The US beer segment has been losing share due to the rise of hard seltzer. The hard seltzer market is growing at a spectacular rate, drawing consumers from other alcoholic beverages categories. Together, hard seltzer and other seltzer-like products are expected to drive the ready-to-drink category, turning it into the fastest-growing beverage alcohol in the US over the next five years.
Hard seltzer is a highball drink containing carbonated water, alcohol, and often fruit flavoring. The popularity of this drink has skyrocketed in the last couple of years and the reason is that it has hit the market at just the right time, while the product itself has attracted a wide range of consumers. According to Nielsen, hard seltzer is particularly popular with Caucasians between the ages of 21 and 44 years from affluent neighborhoods while it attracts both genders equally. Moreover, the development of an immense wellness market reflects that consumers are now, more than ever before, prioritizing lifestyle and taking their well-being into their own hands. Low-calorie, refreshing, with an ABV comparable to most light beers, it is undeniable why the hard seltzer market is having its moment of shine. Furthermore, ready-to-drink beverages, or RTDs, like hard-seltzers are packaged ready for immediate consumption upon purchase. According to ForMarkets, the global RTS market is predicted to reach $17.67 billion by 2025, with a growth rate of 7.2% from 2018-2025 and that is why companies like White Claw, Truly, Bon & Viv, and others are capitalizing on this opportunity. This trend appeals also to beer drinkers who seek something different, spirits enthusiasts who want something lighter, and casual drinkers who don’t enjoy strong alcohol and prefer drinks with a lower ABV.
Hard seltzer category which is now worth about $550 million, could grow to reach $2.5 billion by 2021, according to research from UBS. A lot of companies have now entered the FMB market war zone. White Claw is leading the way with 40.8% share, followed by Boston Beer (19.99%), Anheuser-Busch which was launched in January (9.9%), Diageo Molson Coors (6.6%), Constellation Brands, that launched Corona Seltzer this spring investing in a $40 million marketing push (3%), and other brands (11.5%).
Introduced in May 2016, White Claw has been the go-to hard seltzer and has made its founder, Anthony von Mandl, a rockstar in the spirits world. Before releasing White Claw, he built a fortune off of Mike’s Hard Lemonade, and he has built some of the finest wineries in the world, where Prince William and Kate Middleton had paid visits in 2016, across British Columbia. Von Mandl has been called by many media “Tony Baloney” because of his talent for creating compelling stories to sell his products, Business in Vancouver reported in 2014.
White Claw Hard Seltzer has been so popular since it launched that the company was faced with a shortage in September 2019 after “the summer of White Claw” when Trevor Wallace released a YouTube video that has received 4 million since then. Widely memed since then, the drink “captured the zeitgeist of American drinkers, as it sits at the nexus of health, wellness, and convenience.” To keep up with the demands, White Claw maker, Mark Anthony Brands, are investing $385 this fall to build two new production facilities in the US. In 2019 White Claw was the nation’s number one seltzer, generating about $1.5 billion in sales according to Sanjiv Gajiwala, the company’s senior vice president of marketing. The company still holds the “best hard seltzer” title until today.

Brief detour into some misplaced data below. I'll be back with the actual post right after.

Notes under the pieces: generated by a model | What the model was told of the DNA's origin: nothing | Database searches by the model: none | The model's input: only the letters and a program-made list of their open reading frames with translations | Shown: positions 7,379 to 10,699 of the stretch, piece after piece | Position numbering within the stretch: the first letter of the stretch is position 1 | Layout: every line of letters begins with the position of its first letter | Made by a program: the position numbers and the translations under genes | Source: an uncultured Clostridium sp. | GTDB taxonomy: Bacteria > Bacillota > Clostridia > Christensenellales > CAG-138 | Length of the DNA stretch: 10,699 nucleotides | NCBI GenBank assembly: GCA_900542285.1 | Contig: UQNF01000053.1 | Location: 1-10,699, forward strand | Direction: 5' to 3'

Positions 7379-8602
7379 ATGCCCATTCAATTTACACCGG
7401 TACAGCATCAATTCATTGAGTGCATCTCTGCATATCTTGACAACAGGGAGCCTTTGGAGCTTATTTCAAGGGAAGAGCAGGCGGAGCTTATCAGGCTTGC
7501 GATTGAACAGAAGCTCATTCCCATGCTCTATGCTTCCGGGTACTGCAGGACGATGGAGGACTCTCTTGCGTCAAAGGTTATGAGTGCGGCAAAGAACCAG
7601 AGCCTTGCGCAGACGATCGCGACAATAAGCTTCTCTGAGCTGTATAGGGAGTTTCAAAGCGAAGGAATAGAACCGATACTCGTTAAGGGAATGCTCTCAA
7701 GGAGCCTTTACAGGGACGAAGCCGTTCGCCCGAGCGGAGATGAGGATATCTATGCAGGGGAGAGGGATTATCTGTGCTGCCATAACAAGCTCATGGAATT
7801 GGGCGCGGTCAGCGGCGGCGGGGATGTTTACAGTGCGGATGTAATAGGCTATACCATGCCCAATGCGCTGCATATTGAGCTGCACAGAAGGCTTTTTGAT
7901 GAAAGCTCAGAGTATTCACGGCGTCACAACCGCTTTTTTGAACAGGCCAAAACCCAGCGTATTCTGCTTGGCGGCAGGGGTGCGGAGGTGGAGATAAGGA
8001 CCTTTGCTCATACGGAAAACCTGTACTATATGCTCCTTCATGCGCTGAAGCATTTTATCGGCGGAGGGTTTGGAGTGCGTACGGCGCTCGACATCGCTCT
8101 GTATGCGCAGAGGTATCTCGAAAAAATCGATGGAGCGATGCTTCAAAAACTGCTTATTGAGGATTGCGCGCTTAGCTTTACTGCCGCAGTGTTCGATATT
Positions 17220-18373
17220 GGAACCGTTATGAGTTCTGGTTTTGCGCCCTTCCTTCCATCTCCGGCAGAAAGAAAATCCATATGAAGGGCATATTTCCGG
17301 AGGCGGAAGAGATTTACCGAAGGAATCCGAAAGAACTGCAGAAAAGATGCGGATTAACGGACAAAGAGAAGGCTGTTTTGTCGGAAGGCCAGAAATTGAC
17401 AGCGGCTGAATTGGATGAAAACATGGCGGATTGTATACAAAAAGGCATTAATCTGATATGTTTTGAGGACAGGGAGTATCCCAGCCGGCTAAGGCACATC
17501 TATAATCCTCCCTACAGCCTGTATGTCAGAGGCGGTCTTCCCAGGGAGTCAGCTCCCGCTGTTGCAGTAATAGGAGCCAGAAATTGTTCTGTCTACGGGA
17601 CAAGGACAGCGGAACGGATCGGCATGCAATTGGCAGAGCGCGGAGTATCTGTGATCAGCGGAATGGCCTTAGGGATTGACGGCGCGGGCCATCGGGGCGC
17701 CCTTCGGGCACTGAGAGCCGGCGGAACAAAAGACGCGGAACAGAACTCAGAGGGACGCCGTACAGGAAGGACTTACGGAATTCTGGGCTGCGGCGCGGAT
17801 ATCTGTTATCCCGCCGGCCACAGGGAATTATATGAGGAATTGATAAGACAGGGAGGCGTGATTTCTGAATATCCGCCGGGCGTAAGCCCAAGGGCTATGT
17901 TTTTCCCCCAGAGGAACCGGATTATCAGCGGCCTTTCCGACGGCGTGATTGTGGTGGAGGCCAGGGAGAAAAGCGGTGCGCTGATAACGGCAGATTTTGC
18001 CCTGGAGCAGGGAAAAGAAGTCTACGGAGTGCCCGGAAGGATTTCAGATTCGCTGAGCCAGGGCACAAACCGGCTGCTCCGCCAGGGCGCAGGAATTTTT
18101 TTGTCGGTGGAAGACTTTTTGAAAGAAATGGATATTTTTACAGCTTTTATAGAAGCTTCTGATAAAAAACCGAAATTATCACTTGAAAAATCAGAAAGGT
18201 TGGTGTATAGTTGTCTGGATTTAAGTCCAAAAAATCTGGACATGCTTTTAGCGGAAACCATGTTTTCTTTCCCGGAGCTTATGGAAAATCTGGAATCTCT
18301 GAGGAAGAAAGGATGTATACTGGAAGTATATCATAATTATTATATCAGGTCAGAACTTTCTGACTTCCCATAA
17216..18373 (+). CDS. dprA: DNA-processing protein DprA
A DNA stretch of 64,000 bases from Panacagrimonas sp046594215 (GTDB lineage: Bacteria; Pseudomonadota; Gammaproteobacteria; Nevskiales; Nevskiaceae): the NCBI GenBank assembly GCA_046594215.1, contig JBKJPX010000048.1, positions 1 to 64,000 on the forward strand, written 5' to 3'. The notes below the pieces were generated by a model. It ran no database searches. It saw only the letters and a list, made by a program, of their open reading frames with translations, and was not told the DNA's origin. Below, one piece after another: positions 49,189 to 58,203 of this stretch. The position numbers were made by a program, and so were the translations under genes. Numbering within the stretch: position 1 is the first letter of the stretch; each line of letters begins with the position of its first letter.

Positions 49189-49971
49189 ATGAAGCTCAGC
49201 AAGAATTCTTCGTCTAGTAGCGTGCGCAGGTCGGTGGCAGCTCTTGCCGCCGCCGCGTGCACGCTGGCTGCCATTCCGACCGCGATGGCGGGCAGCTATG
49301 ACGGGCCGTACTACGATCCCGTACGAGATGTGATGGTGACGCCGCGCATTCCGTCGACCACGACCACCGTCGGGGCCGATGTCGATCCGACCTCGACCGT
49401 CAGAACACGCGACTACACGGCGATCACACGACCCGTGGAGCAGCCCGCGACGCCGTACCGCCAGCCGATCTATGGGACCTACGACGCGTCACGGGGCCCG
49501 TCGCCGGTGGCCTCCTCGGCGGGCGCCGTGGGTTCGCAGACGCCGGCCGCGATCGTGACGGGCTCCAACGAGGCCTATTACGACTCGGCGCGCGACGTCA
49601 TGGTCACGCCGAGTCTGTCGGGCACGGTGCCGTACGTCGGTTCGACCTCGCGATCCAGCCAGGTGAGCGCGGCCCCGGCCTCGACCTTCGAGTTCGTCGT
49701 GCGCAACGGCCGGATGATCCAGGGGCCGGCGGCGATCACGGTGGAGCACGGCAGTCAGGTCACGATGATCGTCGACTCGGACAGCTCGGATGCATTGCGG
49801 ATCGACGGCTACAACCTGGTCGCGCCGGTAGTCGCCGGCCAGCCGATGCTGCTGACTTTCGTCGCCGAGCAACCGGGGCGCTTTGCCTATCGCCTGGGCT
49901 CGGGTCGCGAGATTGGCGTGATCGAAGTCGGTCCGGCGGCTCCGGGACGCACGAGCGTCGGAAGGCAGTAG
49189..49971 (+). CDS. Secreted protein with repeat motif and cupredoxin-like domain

White Claw Hard Seltzer combines the simplicity of seltzer water, along with a gluten-free alcohol base, and a hint of fruit flavor. The alcohol comes from fermented sugars derived from malted gluten-free grains. The marketing goals of the company have been long focused on generating awareness, connecting, and engaging with consumers through a 360 approach, extending their influence beyond the brand’s digital channels into traditional media and retail. Hard seltzer is an entire category born catering to the millennial sensibility and White Claw is undeniably a major pop culture force and the biggest-selling hard seltzer brand in the world.
Trends Driving White Claw’s Growth:
In recent years, the term wellness has been much more than just physical health, exercise, and nutrition. It is a multidimensional term that includes physical, emotional, and social health. For consumers, the rise of the wellness culture implies embracing a personal sense of integrated wellbeing while brands are reinventing their values to cater to this trend. Brands are advertising “aspirational lifestyles” through social media, and millennials are the first to grasp and buy into the wellness mentality. According to Eventbrite data, 78% of millennials choose to spend money on a desirable experience rather than buying physical products. White Claw was quick to follow this trend by creating a product which has only 70-100 calories, 3.7% alcohol, 0g carbs, is naturally gluten-free in a standard 12-ounce can, and has amazing fruit-flavors such as black cherry, mango, natural lime, raspberry, ruby, pineapple, clementine, and grapefruit.
2. Appealing to its fans’ tastes
Listening matters, it matters a lot. The company tapped into its internet fans and chose these flavors based on 70,000 requests from social media. Paying attention to your fans’ preferences who are reaching out goes a long way. Positive word of mouth has been the most powerful marketing advantage for White Claw. In March 2020, the company introduced three brand new flavors, adding to the six flavors that they already had, to its lineup. At the same time, they launched the 12-can variety pack because they wanted their customers to try all the brand’s flavors. According to Danelle Kosmal, vice president of Nielsen’s Beverage Alcohol Practice Area, variety packs play an important role for hard seltzers since they are the top-selling flavor packs for nearly every brand and account for 63% of total hard seltzer sales.